The CODIS Unit is charged with overseeing CODIS and NDIS operations and administration and ensuring that those operations comply with applicable requirements. As part of those efforts, the FBI contracted with Scientific Applications International Corporation (SAIC) in 1995 to develop CODIS software and software upgrades, to provide training and technical assistance to software users, and to physically maintain and secure NDIS. SAIC continues to maintain and operate the CODIS software and system.
According to the CODIS Unit Chief, as of November 2005, 175 laboratories were participating in NDIS.8 These laboratories collectively uploaded nearly 2.9 million profiles to NDIS, of which 96 percent were convicted offender profiles. Specifically, NDIS includes:
The success of CODIS is primarily measured through the number of cases that CODIS assists through a “hit” (a match between DNA profiles produced by CODIS that would not otherwise have been developed), also referred to as “investigations aided.” Through November 2005, CODIS aided 29,666 investigations in 49 states and 2 federal laboratories, as shown in Figure 6.
The FBI also provides CODIS software to foreign law enforcement agencies with DNA capabilities to aid in criminal justice investigations. As of November 2005, 39 sites in 24 countries had received CODIS software.9
The Department of Justice Office of the Inspector General (OIG) previously conducted an audit to determine the extent of state and local laboratory participation in CODIS, particularly for those entities receiving laboratory grants, and to evaluate the FBI’s implementation and monitoring of CODIS.10 At the time of that audit, the FBI did not have the resources to directly evaluate laboratory compliance with the QAS and NDIS requirements. Consequently, oversight was limited to self-certification with the QAS and NDIS participation requirements on the part of each laboratory. We deemed self-certifications to present a high risk that FBI management would not detect instances of non-compliance by NDIS-participating laboratories. Consequently, we audited eight individual laboratories to determine compliance with applicable standards.11 The collective results of these efforts were described in the OIG’s 2001 audit report. In that report we concluded that:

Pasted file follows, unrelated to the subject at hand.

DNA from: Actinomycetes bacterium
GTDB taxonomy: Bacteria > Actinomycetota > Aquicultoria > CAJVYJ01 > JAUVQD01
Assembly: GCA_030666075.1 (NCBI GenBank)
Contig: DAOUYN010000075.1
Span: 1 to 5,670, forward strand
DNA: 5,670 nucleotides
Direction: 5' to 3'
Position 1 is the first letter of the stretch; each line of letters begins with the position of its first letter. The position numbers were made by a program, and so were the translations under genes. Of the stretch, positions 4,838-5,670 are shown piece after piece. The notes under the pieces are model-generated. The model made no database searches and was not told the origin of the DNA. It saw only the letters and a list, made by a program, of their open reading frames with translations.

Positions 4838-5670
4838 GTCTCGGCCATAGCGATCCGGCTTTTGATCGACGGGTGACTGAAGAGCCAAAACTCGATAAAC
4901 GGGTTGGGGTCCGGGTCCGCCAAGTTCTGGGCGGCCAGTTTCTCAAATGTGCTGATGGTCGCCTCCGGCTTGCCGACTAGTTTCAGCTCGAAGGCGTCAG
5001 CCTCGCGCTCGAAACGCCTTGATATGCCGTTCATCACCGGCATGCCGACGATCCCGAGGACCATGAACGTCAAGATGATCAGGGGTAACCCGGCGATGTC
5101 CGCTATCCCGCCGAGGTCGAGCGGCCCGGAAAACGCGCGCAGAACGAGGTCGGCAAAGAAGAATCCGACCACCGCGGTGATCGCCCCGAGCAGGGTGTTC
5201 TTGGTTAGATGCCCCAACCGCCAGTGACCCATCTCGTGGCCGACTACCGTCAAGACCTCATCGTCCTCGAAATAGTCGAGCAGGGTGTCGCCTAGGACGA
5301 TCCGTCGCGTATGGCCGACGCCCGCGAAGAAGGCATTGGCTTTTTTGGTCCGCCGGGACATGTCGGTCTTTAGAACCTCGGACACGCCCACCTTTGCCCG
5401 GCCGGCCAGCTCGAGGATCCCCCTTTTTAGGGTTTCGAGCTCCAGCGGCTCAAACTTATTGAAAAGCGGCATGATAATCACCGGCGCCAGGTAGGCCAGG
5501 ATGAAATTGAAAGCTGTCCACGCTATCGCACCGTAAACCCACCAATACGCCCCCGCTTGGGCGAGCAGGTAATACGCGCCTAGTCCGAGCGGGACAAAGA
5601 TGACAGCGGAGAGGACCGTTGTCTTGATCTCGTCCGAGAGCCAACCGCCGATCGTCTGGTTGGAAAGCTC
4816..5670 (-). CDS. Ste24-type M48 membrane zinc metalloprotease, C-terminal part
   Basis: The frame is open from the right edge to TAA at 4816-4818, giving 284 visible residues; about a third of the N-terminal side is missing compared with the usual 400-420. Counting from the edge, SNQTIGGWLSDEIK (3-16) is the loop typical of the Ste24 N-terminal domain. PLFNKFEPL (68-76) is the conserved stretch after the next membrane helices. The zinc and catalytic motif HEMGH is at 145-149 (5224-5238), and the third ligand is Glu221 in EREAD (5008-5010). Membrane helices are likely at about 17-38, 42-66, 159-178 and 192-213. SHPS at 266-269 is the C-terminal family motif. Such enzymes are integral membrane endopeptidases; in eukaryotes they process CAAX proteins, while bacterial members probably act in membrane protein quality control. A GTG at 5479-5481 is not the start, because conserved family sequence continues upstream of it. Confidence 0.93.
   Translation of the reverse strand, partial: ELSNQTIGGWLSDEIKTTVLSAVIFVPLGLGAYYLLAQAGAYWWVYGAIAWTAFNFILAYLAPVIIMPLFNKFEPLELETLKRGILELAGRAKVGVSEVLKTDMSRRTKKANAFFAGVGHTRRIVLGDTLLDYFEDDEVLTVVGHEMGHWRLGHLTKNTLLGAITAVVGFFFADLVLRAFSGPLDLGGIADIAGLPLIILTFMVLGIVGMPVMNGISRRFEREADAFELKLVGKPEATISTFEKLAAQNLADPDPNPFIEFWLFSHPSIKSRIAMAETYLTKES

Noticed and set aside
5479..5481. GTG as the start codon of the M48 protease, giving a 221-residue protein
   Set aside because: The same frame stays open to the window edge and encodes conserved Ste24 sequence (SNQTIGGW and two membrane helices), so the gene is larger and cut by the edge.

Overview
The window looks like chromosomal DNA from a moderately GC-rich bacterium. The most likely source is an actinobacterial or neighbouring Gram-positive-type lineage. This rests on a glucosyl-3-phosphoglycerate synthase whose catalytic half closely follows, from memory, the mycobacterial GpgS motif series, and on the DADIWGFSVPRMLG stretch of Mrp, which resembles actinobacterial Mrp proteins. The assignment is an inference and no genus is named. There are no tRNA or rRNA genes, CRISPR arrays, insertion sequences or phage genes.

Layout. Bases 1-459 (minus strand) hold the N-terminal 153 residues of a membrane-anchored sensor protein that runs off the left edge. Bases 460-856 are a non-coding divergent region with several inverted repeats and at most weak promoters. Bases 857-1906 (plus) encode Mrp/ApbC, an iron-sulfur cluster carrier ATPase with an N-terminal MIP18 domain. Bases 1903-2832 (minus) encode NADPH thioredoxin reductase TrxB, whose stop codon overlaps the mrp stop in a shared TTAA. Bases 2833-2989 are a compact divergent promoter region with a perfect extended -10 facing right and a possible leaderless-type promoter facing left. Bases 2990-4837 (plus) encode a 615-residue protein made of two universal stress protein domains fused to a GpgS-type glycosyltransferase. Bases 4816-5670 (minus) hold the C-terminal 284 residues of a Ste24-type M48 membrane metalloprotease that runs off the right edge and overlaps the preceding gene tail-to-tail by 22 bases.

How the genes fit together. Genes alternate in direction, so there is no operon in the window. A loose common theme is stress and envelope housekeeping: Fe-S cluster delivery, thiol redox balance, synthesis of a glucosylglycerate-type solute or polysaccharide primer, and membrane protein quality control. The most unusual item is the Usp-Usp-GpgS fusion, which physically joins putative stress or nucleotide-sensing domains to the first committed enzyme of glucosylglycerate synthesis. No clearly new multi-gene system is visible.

As a result of these findings, we made the following recommendations to the FBI:
When we issued the report, we considered the status of each recommendation resolved because the FBI and the OIG agreed on the finding noted, and the FBI had planned but not completed its corrective action. In resolving the findings, we relied on:
Since the issuance of that audit report, the FBI has implemented several corrective action measures, which are further analyzed in Finding III. In addition, since that time, the OIG has completed an additional 24 CODIS laboratory audits. (See Appendix V for a complete listing of these audits.)
This audit was designed to determine the present status of CODIS operations. The objectives of our audit were to:
To accomplish these objectives, we reviewed various data and documentation provided to us by FBI officials, evaluated the results of past OIG CODIS laboratory audits, interviewed members of the CODIS Unit staff, and collected documentation from select NDIS-participating laboratories to analyze:
Additionally, to obtain the viewpoints of state and local NDIS‑participating laboratories, we surveyed CODIS administrators at NDIS‑participating laboratories (not including the FBI). The results of our audit are detailed in the Findings and Recommendations section of this report, and the audit objectives, scope, and methodology are presented in Appendix I.